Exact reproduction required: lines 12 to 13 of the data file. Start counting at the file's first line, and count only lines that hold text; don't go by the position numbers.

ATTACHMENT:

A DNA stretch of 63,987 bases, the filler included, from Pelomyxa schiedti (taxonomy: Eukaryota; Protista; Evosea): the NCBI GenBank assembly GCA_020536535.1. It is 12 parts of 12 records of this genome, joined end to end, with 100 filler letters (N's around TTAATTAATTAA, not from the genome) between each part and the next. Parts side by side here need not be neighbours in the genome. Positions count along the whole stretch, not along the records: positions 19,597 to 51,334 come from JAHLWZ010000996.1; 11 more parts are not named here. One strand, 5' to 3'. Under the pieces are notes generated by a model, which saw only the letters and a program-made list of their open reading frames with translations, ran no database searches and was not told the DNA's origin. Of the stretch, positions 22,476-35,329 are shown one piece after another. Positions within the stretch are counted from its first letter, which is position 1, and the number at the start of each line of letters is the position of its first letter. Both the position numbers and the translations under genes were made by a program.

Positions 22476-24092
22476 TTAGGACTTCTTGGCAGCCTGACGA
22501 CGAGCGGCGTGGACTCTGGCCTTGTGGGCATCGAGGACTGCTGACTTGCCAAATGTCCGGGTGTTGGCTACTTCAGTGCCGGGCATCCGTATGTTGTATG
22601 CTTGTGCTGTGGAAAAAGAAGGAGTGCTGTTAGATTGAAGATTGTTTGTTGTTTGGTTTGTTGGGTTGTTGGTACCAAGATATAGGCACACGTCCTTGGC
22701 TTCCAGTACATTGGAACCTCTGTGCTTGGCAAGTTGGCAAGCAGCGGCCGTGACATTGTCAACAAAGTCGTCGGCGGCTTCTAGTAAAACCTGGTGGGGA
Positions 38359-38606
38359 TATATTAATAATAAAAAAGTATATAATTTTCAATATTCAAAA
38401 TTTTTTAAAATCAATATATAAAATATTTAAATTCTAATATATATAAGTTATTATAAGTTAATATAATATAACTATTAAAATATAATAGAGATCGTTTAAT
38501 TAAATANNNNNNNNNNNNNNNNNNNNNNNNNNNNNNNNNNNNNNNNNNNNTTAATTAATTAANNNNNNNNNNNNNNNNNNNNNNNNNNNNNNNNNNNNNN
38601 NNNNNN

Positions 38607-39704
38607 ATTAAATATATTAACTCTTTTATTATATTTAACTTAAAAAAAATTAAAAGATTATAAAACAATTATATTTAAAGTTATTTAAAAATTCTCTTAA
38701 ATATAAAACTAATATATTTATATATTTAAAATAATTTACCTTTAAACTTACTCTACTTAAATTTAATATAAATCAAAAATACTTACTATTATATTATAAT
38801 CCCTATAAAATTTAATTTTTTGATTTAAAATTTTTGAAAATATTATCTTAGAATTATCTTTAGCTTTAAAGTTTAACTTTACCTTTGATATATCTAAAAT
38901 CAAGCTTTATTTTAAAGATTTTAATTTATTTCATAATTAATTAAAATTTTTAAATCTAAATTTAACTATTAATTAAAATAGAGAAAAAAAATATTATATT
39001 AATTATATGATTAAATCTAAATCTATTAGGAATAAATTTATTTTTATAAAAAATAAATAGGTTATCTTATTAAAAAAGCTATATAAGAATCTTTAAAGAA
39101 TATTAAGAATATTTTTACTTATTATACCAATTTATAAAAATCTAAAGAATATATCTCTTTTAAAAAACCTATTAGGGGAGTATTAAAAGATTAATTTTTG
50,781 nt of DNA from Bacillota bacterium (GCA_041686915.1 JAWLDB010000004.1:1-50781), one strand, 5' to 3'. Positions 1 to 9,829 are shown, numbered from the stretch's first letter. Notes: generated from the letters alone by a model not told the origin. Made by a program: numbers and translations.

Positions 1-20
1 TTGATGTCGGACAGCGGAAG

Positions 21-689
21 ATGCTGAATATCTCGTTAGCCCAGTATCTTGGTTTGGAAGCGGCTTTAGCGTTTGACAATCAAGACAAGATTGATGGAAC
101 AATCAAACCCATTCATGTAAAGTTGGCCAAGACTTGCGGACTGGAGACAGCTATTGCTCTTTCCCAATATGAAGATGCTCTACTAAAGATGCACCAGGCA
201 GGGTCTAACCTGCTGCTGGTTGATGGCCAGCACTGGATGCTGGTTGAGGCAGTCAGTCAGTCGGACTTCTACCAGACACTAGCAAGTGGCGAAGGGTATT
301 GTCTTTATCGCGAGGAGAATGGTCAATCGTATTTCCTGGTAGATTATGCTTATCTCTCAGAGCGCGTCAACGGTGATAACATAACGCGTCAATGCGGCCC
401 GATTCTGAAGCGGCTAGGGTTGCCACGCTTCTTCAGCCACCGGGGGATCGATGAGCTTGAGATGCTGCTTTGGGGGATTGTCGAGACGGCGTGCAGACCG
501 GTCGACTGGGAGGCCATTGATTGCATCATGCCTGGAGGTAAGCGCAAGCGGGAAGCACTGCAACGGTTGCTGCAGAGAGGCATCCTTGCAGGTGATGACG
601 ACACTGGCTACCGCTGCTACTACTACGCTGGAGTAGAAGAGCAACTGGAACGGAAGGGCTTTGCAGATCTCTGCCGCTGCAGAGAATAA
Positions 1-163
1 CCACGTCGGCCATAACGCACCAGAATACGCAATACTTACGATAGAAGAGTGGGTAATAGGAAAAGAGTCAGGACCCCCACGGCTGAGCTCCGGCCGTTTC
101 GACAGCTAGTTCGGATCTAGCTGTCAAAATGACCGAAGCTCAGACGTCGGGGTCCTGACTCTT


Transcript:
Positions 38607-39704
38607 ATTAAATATATTAACTCTTTTATTATATTTAACTTAAAAAAAATTAAAAGATTATAAAACAATTATATTTAAAGTTATTTAAAAATTCTCTTAA